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Ardern aims to repair international Labour scandal fallout

Ardern aims to repair international fallout from sex assault scandal

Craig McCulloch, deputy political editor

Prime Minister Jacinda Ardern has acknowledged the Labour sexual assault scandal risks hurting New Zealand's reputation on the world stage as she heads abroad.

Ardern at a Beehive
press conference

Jacinda Ardern says she has a responsibility to promote New Zealand's role abroad. Photo: RNZ / Dom Thomas

And she's defending her decision to leave the country while there are still questions about Labour's mishandling of serious allegations.

Ms Ardern is in Japan this week for a long-scheduled trip in which she'll meet her counterpart Shinzo Abe and attend the All Blacks' first Rugby World Cup match.

She will then go on to New York for the United Nations General Assembly for several days of high profile speeches and meetings, including an official sit-down with United States President Donald Trump.

Speaking to RNZ ahead of her departure, Ms Ardern said there was never "an optimum time" to be overseas, but it was important for her to promote New Zealand's tourism, trade and investment opportunities.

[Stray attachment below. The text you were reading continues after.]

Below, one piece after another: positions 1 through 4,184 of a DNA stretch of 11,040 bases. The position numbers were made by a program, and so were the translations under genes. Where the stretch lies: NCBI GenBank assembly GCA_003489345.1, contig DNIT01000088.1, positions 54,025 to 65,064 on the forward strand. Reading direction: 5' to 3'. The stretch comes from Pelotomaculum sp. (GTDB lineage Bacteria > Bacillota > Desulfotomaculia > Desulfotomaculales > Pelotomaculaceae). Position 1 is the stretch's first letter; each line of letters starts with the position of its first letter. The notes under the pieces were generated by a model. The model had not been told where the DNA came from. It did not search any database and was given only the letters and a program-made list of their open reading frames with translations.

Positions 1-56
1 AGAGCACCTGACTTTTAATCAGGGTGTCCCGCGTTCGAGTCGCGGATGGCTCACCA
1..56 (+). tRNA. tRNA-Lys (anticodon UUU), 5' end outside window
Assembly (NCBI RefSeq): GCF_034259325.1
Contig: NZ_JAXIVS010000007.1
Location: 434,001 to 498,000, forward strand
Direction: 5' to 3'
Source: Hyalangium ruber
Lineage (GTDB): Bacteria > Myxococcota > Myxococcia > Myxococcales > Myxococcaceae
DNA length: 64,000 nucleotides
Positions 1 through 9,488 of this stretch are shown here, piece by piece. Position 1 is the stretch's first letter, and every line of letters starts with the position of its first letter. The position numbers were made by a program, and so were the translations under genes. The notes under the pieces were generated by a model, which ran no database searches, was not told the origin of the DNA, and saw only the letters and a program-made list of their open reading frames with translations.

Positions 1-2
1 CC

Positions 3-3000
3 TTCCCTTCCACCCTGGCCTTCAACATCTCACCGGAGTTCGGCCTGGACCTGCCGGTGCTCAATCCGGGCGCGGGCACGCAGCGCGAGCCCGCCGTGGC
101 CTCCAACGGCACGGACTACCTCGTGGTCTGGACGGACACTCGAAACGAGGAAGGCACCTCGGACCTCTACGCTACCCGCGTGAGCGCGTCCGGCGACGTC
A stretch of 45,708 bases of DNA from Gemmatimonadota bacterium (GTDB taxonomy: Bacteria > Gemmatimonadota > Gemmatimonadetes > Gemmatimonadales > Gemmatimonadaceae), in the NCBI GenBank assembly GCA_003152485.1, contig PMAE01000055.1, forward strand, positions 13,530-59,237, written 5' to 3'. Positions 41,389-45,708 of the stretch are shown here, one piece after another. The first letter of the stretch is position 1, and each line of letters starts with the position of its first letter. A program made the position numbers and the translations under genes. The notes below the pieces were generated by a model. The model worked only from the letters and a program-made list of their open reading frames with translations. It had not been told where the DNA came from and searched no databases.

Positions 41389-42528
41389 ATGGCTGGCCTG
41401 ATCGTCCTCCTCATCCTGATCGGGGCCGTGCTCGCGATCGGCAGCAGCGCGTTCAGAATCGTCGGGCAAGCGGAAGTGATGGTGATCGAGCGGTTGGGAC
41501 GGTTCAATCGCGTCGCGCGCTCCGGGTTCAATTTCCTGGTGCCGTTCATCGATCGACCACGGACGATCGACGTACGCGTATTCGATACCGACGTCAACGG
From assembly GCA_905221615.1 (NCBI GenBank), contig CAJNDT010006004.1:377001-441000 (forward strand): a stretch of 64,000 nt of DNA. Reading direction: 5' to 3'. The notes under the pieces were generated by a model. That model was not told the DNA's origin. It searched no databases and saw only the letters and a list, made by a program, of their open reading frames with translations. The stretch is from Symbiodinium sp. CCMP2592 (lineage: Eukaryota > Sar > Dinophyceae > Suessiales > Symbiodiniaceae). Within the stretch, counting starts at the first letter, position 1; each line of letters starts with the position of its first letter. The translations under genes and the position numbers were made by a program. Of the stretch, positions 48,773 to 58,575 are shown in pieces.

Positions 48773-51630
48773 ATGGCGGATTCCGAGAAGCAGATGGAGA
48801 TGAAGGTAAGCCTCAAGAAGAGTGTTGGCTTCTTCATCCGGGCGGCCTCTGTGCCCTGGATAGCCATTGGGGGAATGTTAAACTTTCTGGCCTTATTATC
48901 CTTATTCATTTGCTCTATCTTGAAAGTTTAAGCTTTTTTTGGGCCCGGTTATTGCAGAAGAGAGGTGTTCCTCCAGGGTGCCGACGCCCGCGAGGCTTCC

"My job is, yes, to be the leader of the Labour Party - and I've set in train all of the processes that we need going forward in that regard.

"But I'm also in the role of promoting New Zealand's interests abroad, and that's a very, very important role that I do not take lightly."

Asked whether the ongoing storm had damaged her international brand, Ms Ardern said: "Obviously, this is something that I need to deal with - and I am."

Ms Ardern accepted that her reputation was directly linked to New Zealand's international profile.

"That's why I need to put it right and that's absolutely been my focus," she told RNZ.

Labour's botched response to sexual assault allegations has made headlines around the world including in the Washington Post, the New York Times and The Guardian.

During Ms Ardern's address to the UN General Assembly last year, she promoted women's rights and gender equality and referenced the #MeToo movement, saying: "Me Too must become We Too."

Asked whether her message was still credible in light of Labour's debacle, Ms Ardern said: "I absolutely stand by that.

"If you can have something like this happen in the Labour Party, that just demonstrates what work needs to be done."

Ms Ardern is expected to meet a number of world leaders and tech company representatives during her trip to New York.


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